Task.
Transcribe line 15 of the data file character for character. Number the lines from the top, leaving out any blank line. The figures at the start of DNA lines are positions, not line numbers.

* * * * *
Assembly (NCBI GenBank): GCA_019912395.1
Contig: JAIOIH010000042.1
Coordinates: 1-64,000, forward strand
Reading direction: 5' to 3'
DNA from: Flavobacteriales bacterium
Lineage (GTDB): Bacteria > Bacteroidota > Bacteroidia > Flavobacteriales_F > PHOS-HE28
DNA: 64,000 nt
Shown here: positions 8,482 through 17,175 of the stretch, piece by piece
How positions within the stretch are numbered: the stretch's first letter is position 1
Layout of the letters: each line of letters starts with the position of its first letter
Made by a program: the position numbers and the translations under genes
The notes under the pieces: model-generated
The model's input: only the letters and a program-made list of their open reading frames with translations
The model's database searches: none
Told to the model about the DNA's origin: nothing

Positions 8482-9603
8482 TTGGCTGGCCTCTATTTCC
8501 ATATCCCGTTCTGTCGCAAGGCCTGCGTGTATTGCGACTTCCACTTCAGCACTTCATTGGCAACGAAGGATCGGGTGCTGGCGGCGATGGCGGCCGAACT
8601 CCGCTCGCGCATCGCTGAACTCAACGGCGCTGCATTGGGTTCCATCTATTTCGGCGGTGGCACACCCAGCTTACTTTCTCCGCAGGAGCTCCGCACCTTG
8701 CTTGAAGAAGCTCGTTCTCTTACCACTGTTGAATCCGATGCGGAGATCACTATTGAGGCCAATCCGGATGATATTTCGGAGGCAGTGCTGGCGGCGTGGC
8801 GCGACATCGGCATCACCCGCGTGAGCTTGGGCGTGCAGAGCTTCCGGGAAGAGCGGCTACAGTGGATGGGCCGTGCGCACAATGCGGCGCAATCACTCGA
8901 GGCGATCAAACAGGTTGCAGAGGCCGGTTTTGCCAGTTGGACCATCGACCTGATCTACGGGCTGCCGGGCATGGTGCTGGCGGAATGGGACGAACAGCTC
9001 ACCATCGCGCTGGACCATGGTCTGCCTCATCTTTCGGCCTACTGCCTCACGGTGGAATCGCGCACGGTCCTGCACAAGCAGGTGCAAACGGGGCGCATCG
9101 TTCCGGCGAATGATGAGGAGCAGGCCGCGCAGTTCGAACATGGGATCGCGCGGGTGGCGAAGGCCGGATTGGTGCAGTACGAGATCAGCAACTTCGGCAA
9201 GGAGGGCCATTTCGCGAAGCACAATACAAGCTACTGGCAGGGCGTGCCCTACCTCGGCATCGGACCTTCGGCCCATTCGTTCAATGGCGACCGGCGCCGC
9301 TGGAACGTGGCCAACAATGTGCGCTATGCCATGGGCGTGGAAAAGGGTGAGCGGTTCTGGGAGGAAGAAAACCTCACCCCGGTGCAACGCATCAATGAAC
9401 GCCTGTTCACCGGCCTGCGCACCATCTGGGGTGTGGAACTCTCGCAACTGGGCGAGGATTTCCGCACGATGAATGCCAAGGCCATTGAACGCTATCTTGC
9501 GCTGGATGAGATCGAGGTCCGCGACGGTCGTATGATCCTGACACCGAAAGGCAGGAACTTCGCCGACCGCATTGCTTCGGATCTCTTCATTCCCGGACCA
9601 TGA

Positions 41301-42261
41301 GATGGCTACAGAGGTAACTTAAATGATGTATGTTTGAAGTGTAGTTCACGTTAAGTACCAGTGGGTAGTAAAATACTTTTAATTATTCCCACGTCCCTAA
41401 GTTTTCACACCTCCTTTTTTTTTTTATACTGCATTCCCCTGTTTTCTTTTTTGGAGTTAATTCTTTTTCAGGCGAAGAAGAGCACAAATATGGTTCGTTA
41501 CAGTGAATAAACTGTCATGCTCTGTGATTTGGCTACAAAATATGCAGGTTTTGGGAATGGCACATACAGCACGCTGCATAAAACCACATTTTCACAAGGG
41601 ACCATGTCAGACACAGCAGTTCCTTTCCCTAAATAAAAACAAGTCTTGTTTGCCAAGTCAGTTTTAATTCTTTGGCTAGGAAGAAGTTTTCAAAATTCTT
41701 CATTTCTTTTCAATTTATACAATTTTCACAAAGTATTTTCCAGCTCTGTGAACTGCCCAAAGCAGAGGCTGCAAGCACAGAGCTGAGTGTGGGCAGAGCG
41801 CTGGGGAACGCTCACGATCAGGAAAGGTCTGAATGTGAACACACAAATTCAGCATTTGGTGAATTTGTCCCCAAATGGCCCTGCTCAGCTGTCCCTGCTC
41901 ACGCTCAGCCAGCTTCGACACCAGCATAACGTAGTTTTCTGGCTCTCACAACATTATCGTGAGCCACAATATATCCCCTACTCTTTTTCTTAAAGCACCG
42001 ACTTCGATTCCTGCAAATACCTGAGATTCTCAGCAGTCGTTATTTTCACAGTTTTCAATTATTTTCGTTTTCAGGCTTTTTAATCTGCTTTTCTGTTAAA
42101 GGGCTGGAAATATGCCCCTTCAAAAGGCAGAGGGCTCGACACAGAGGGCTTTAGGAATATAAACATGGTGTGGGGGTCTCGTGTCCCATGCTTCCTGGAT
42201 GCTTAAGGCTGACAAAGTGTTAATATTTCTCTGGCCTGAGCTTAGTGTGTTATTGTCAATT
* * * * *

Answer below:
Told to the model about the DNA's origin: nothing